Alumnus Craig Carlson talks flapjacks in France

Craig Carlson, UConn Alumni major in journalism, talks about his book, called Pancake in Paris, in the Barnes and Noble bookstore on November 15. This book is about his lifetime experience of operating an American breakfast in France and many anecdotes. (Zhelun Lang/The Daily Campus)

In the small lecture hall in the back of the Barnes & Noble at Storrs Center, students, faculty and locals came to see Craig Carlson talk about his memoir, “Pancakes in Paris.”

After its publication in September of this year, Carlson’s book was just recently named a New York Times Best Seller and he has been on tour to promote his book and connect with new readers.

The memoir is all about Carlson’s lifelong journey that ultimately leads him to open an American diner in Paris, France, where he serves pancakes, omelets, milkshakes, burgers and anything else one would find in an American diner. Currently, Carlson has three locations in France that all serve American breakfast, with the classic neon sign above the door reading “DINER,” a word previously unknown to the common Frenchman. The official name of his restaurant franchise is simply, “Breakfast in America.”

Craig Carlson might not be the first person you would expect to open a diner in Paris. But his book illustrates the timely culmination of events in his life that made him into the success that he is today.

“For the first time I had thought to myself, it was as if the moments in my life were all numbered dots in a large connect the dot picture, and upon completing the last dot, the picture that was revealed was the diner,” said Carlson, recalling the moment he was sitting in a diner after being in France for some time. “It was an epiphany moment in my life, I kept repeating the phrase: the one thing I missed in Paris was American Breakfast.”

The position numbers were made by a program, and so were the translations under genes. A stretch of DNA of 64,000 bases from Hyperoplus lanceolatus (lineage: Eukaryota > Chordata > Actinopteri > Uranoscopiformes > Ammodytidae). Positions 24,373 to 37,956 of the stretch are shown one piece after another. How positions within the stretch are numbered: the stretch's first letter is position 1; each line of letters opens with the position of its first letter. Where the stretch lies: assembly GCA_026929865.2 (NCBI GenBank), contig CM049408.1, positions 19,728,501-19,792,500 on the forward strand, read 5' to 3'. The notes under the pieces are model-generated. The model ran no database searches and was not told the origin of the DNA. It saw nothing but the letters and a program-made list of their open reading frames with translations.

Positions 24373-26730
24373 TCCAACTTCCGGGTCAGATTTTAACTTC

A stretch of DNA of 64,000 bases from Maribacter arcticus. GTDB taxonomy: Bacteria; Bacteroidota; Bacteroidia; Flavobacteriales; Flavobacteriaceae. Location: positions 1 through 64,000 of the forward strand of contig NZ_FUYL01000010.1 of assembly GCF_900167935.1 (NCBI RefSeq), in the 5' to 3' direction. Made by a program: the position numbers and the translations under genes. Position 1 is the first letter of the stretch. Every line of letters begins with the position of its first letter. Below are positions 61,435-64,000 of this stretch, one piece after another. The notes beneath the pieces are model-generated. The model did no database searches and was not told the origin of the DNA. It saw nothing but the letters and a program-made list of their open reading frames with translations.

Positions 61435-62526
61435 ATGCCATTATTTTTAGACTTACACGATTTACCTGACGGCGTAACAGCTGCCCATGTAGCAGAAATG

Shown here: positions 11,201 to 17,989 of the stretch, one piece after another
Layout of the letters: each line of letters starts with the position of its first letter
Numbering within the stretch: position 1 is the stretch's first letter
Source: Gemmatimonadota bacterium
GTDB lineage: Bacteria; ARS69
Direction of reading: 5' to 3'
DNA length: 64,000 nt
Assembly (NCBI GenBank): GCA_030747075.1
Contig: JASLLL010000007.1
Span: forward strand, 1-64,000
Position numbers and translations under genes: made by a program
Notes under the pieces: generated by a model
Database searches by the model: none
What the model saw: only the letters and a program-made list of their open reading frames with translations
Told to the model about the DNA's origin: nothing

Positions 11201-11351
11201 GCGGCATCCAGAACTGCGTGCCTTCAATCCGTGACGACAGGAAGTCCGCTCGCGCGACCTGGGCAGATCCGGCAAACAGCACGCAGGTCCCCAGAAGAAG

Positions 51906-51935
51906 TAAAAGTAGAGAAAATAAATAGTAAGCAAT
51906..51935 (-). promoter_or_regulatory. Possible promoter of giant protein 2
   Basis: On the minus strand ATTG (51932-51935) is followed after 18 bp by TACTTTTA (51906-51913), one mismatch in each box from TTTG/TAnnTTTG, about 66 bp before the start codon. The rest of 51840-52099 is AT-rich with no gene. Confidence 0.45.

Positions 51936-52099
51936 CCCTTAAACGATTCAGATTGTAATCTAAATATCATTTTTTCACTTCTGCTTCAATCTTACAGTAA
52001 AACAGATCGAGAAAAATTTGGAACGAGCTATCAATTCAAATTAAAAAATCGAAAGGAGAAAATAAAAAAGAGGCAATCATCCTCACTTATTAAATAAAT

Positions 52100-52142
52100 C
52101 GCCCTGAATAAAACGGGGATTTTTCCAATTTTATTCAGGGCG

A native of Connecticut, Carlson’s connection to France all began at the beginning of his secondary school career when he was forced to choose a foreign language to study. Despite his father’s advice to take Spanish, he was strong armed into a different choice by the ridicule of the popular kids in his class. After taking French courses, Carlson began to fantasize about French conversation and culture, but when he finished the required courses in school, France left his mind.

“Leaning French opened my mind to the world, and I was so in love with the language that I wanted to visit France,” Carlson said.

Everything changed when Carlson attended UConn as a journalism major after founding and being awarded for the newspaper at his high school.

While attending UConn, an advertisement for a study abroad program in France was slipped under his door, causing the flame to be reignited after visiting the interest meeting and observing students speaking French to one another.

“This is when I had another epiphany that took me years to decipher, I saw those two speaking French to each other and how intimate it seemed. Like they were the only people in the room. I wanted a human connection like that,” Carlson said. He would soon travel to France for the first time, where his life would take yet another sudden change in direction.

“What a crazy story. It just goes to show, you never know where life is gonna take you,” Laura Beaumont, a fith-semester Biology major, said.

You can purchase Carlson’s book to find out what unfolds in his unlikely success story at Barnes & Noble in Storrs center. There are even autographed copies while supplies last.

You can keep up with the restaurant via social media as well to see some of the inner workings of this Yankee eatery in a Franco world. (@pancakesinparis)


Dan Wood is a staff writer for The Daily Campus. He can be reached via email at daniel.wood@uconn.edu.